When you call dict, in addition to or instead of the positional argument x you may pass named arguments, each with the syntax name=value, where name is an identifier to use as an item’s key and value is an expression giving the item’s value. When you call dict and pass both a positional argument and one or more named arguments, if a key appears both in the positional argument and as a named argument, Python associates to that key the value given with the named argument (i.e., the named argument “wins”).

You can also create a dictionary by calling dict.fromkeys. The first argument is an iterable whose items become the keys of the dictionary; the second argument is the value that corresponds to each key (all keys initially have the same corresponding value). If you omit the second argument, the value corresponding to each key is None. For example:

dict.fromkeys('hello', 2)   # same as {'h':2, 'e':2, 'l':2, 'o':2}
dict.fromkeys([1, 2, 3])    # same as {1:None, 2:None, 3:None}

None

The built-in None denotes a null object. None has no methods or other attributes. You can use None as a placeholder when you need a reference but you don’t care what object you refer to, or when you need to indicate that no object is there. Functions return None as their result unless they have specific return statements coded to return other values.

Callables

In Python, callable types are those whose instances support the function call operation (see Calling Functions). Functions are callable. Python provides several built-in functions (see Built-in Functions) and supports user-defined functions (see The def Statement). Generators are also callable (see Generators).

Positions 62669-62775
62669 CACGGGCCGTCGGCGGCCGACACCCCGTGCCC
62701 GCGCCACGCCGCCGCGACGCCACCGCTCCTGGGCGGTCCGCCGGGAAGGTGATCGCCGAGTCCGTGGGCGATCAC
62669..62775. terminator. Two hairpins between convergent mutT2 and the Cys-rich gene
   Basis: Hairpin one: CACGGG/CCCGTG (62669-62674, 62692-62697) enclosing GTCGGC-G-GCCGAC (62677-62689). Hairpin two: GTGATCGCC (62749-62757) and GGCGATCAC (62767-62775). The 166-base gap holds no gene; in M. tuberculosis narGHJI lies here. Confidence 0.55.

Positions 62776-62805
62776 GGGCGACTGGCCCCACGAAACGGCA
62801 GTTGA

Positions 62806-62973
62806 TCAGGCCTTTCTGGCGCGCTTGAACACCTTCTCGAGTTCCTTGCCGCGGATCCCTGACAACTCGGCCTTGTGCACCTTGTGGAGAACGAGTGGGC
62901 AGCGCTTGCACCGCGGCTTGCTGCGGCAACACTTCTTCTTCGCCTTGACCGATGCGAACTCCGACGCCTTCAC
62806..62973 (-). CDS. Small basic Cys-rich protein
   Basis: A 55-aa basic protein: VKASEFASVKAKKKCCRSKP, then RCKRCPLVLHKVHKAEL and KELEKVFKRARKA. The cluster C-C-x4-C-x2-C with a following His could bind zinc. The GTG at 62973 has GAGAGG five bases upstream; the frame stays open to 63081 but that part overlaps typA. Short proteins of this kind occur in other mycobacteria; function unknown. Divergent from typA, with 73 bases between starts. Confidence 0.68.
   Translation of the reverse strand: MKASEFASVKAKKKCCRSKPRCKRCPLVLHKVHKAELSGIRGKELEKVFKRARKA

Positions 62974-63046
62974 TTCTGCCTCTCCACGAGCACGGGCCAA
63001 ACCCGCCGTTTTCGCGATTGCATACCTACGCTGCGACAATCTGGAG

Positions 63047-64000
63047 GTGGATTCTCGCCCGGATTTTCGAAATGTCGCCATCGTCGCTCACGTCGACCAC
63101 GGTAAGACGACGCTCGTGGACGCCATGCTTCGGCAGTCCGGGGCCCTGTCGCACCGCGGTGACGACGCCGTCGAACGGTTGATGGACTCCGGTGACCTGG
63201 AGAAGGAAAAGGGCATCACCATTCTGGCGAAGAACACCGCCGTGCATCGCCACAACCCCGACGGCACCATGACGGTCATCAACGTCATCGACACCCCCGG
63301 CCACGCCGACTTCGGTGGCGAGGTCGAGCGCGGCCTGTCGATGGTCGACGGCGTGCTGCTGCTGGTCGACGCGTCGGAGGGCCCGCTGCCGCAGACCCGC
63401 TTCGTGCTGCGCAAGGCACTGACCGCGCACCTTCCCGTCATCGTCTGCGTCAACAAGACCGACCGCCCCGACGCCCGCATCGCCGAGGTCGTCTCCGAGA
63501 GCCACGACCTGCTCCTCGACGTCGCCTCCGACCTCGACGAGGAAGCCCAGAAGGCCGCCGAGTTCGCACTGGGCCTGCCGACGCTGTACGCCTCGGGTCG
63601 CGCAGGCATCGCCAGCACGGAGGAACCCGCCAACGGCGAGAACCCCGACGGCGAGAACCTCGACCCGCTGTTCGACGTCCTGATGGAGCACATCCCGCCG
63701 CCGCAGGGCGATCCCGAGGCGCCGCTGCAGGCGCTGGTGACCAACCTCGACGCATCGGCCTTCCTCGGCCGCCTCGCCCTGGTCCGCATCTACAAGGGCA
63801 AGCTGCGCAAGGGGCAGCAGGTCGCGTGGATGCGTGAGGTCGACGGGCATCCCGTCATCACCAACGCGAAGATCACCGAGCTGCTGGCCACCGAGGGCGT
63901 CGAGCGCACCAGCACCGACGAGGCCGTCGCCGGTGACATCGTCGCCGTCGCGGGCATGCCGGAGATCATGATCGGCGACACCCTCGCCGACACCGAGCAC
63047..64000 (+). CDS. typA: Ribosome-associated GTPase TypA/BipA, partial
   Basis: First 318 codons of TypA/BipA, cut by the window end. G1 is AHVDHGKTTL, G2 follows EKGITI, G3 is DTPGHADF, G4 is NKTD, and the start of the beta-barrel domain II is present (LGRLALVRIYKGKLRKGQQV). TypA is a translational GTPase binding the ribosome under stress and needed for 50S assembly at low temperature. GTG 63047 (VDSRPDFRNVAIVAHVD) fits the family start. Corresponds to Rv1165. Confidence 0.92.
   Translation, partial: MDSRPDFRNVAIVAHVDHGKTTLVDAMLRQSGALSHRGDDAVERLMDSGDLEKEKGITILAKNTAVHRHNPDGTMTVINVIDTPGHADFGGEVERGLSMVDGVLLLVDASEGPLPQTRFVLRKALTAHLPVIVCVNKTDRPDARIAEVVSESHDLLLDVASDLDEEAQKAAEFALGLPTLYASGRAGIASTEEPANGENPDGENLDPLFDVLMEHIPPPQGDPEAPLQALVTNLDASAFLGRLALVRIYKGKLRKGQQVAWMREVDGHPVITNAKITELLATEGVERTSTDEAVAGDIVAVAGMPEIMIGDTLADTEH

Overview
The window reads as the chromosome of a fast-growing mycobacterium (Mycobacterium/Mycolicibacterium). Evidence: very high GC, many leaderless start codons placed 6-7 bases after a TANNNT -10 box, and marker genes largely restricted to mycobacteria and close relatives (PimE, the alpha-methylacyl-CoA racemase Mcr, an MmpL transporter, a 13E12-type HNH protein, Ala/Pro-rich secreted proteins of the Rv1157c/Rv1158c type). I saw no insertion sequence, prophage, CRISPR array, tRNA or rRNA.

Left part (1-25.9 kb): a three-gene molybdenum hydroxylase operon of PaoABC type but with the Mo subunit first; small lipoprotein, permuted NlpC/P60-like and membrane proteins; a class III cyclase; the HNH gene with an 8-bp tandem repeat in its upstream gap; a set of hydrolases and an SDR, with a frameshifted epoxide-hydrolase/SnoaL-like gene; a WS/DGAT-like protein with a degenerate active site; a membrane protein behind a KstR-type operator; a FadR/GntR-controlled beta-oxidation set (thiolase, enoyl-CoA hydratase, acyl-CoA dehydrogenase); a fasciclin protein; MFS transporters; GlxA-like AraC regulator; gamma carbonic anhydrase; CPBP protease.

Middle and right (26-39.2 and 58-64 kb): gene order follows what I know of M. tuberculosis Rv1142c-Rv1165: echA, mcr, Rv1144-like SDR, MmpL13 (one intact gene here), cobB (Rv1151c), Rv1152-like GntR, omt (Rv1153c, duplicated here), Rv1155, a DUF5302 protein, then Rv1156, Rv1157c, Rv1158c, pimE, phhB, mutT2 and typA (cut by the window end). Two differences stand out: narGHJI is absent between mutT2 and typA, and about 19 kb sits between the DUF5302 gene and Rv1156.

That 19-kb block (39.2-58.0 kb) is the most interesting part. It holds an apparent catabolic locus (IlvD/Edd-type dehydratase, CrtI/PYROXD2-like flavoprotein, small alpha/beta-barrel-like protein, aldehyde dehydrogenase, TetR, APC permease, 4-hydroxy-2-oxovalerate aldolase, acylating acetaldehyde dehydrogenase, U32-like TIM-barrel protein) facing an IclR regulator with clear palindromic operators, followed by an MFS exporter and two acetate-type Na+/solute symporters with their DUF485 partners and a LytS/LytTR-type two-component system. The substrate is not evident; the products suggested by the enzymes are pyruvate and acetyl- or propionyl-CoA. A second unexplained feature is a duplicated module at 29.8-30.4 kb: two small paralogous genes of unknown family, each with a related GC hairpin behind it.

Types are also callable, as we already saw for the dict, list, and tuple built-in types. (See Built-in Types for a complete list of built-in types.) As we’ll discuss in Python Classes, class objects (user-defined types) are also callable. Calling a type normally creates and returns a new instance of that type.

Other callables are methods, which are functions bound to class attributes and instances of classes that supply a special method named _ _call_ _.

Boolean Values

Every data value in Python can be taken as a truth value: true or false. Any nonzero number or nonempty container (e.g., string, tuple, list, set, or dictionary) is true. 0 (of any numeric type), None, and empty containers are false. Be careful about using a floating-point number as a truth value: such use is equivalent to comparing the number for exact equality with zero, and floating-point numbers should almost never be compared for exact equality!

Built-in type bool is a subclass of int. The only two values of type bool are True and False, which have string representations of 'True' and 'False', but also numerical values of 1 and 0, respectively. Several built-in functions return bool results, as do comparison operators. You can call bool(x) with any x as the argument. The result is True if x is true and False if x is false. Good Python style is not to use such calls when they are redundant: always write if x:, never if bool(x):, if x==True:, if bool(x)==True, and so on.